My Brewing History Part 1- Mr. Beer

My first foray into homebrewing occurred about 2 and a half years ago.  I had decided to get a Mr. Beer Kit.  Why you might ask?  Because it was inexpensive, non-threatening and it promised to be easy.  I didn’t have to invest much into something that I didn’t know I would enjoy.  I’ve been a beer lover for a while and I thought, “Gee whiz, wouldn’t it be swell if I made a beer myself?”.  Now there are homebrewers out there that will spit on a Mr. Beer kit or hit it with their shoe in utmost derision.  But it’s served me well to get me to where I am today.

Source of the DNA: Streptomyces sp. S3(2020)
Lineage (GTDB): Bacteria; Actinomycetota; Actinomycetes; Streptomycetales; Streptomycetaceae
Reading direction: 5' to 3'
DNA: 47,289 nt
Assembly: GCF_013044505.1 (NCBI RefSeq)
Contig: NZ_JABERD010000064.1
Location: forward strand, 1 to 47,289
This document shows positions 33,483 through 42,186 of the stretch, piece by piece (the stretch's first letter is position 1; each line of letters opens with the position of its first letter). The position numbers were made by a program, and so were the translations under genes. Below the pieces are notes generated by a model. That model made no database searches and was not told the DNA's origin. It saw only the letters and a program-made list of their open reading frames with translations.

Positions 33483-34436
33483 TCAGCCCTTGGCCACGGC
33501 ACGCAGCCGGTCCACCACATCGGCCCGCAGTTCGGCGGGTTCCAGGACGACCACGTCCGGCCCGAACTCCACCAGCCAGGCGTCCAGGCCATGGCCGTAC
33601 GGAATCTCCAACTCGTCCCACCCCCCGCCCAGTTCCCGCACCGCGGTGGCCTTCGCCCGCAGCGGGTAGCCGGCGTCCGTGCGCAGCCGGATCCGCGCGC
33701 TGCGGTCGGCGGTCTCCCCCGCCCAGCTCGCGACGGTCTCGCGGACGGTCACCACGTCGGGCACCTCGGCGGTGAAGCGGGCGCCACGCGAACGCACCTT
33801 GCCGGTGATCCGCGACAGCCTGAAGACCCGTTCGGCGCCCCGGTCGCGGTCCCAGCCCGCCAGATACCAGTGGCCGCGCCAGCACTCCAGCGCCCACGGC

For those not entirely familiar, Mr. Beer kits become ubiquitous during the holiday season at different retailers as the “perfect gift idea for Dad”.  I’ve seen them around for years.  It’s an all inclusive extract brewing system that yields just over 2 gallons of beer.  It comes with a fermenter keg, yeast packet, hopped liquid malt extract, sanitizer and plastic bottles with caps.  All you need to supply is a small pot that you can boil 4 cups of water in, 2 gallons of bottled water and a mixing spoon of some sort. Also some sugar for priming bottles. It takes you about an hour to brew, then you set the fermenter somewhere to do its thing for 1-2 weeks.  Then you bottle it and let them sit for another 1-2 weeks.  Then refrigerate and drink.  My first batch was an american pale ale which came with the kit.  Now by my homebrewing standards today, I would say it was subpar.  But at the time, I thought it wasn’t that bad.  It was definitely drinkable.  And things always taste better when you’re the one that made it.  I was hooked.  So I ordered more extracts from the Mr. Beer website and started accumulating other accessories that they sold (another fermenter, hop scale, muslin sacks, glass bottles, caps, capper, etc).  Over the course of my Mr. Beer career, I brewed a nut brown ale, oatmeal stout, irish stout, doppelbock, an american lager (which technically was not a lager), a red ale and a honey ale.  The Mr Beer website allows you to buy different types of extracts, hops and yeasts so that you can come up with your own recipes.  Plus the site posted a lot of different recipes if you aren’t that creative.  It was a good experience and I learned a lot about the basics of homebrewing.  Some would recommend that you skip Mr. Beer and go straight to a 5 gallon two bucket starter kit, which you definitely could.  The main advantages of Mr. Beer for the timid newbies is that it’s a little bit cheaper, a slightly less complex process and it only makes about 2 gallons.  Volume to me is a big factor, even today, because if a batch does not come out well, you don’t waste as much.  Also, depending on the volume of beer you drink, 2 gallons may allow the perfect turnaround time for you to brew more often, hence brewing a larger variety of beers in a given year.

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